A big wall is lit by virtual flames. The visitors can upload pictures from their private mobile phones to this fire installation. The pictures appear within the projection, catch fire and burn irrecoverably. The transmitted pictures are deleted on the mobile phone as well so they vanish completely.
The pictures we take are almost all digital by now. And data storage has become so cheap that we rather tend to hoard the images we shot instead of sorting them carefully. We even upload some of our private pictures to public networks where they can be viewed by many and are potentially never forgotten again.
Apart from the fact that we enable others to partake in our lives, private pictures and texts are more and more often scanned for usable information by third parties using digital algorithms.Against the acquisitiveness of personal data by ourselves and the providers of so-called social networks, I'd like to stimulate the delight for digital oblivion and personal remembrance. With this wall of digital fire, I'd like to give the impermanence, the constant farewell from the here and now and the private memory a chance.
The term "Feuerwall" (wall of fire) does not correspond to the English term "Firewall" (fireproof wall). I am referring to the military strategy of igniting an impermeable wall of fire between yourself and the enemy so that the terrain is rendered impassable. In this sense I appeal for the following:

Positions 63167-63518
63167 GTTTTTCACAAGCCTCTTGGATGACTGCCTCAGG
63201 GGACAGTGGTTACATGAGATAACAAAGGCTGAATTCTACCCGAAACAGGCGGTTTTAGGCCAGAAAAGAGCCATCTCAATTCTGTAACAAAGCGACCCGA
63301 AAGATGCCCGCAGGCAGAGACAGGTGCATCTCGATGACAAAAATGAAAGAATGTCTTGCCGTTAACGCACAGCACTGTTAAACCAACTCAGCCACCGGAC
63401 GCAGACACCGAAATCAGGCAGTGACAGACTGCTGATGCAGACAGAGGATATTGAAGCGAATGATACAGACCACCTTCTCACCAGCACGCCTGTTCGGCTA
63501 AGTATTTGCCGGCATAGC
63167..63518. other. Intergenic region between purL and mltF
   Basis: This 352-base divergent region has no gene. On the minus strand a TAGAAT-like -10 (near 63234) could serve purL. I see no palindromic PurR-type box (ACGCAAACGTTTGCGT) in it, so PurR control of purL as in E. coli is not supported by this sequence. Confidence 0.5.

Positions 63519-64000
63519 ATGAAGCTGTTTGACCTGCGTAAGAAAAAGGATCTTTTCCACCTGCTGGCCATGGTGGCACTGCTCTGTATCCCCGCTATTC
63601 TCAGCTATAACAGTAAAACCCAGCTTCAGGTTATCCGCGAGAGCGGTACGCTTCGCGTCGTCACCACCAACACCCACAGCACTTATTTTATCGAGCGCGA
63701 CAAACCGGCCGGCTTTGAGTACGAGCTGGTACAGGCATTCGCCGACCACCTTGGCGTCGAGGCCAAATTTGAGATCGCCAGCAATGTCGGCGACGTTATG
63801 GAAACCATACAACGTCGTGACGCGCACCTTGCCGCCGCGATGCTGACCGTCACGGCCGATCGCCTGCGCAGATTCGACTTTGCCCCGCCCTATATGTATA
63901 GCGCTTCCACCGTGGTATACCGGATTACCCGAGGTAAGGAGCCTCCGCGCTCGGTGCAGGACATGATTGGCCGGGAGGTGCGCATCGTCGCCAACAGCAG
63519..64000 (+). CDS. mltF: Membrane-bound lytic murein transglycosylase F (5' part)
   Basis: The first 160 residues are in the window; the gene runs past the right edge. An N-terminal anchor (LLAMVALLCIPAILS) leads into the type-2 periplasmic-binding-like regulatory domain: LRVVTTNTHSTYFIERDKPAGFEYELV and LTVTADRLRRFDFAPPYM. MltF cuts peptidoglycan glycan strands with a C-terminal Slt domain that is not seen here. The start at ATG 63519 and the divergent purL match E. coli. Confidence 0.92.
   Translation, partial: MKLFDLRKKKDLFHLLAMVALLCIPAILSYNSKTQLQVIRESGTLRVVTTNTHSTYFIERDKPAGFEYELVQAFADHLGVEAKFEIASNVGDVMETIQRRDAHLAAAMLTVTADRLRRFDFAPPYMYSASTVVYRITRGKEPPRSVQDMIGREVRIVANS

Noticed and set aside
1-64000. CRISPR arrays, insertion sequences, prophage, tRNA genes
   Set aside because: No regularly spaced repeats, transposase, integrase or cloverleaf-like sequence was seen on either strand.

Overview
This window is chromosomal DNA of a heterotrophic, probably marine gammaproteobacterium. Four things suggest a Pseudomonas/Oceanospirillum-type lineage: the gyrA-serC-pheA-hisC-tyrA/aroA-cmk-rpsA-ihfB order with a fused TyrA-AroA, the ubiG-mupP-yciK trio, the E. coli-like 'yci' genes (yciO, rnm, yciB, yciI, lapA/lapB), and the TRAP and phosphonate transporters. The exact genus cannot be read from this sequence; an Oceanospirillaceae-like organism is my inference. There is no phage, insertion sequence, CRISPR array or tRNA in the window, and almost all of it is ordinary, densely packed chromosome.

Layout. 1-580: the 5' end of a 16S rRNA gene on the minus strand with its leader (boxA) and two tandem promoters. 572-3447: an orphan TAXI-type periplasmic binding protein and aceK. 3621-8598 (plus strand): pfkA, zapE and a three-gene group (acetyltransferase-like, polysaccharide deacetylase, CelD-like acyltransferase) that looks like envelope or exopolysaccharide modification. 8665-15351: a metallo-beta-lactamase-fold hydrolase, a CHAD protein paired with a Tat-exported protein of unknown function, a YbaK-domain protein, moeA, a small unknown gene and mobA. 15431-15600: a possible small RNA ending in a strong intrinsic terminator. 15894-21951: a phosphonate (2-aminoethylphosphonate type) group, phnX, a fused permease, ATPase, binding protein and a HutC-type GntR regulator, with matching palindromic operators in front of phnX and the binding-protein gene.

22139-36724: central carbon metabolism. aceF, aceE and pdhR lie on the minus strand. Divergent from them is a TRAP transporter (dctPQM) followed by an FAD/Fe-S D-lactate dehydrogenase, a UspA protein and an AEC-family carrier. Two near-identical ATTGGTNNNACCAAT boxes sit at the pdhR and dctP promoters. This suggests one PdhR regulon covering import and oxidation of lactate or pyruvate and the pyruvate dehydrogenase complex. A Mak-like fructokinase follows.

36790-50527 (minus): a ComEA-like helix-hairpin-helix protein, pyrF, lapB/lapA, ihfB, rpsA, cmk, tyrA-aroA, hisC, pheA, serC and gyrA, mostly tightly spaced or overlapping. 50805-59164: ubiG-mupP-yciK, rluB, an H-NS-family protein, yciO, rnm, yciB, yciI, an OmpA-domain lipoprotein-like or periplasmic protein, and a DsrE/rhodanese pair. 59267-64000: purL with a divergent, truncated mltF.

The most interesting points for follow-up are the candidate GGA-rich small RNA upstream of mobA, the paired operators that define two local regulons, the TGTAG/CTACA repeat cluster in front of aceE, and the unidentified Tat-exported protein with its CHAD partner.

Refuse the algorithms that are increasingly trying to analyse our behaviour at this point. Hand over your data to the digital flames so they may remain contained in yourself and are not dissected on the table for presents of current and future data hunters and data stalkers.
App of the project: feuerwall.net
This work was on display during the fourth lichtsicht projection biennial in Bad Rothenfelde, Germany, from September 18th 2015 to February 7th 2016. It was shown again on the occasion of the 10th anniversary of the lichtsicht biennial in 2017/18.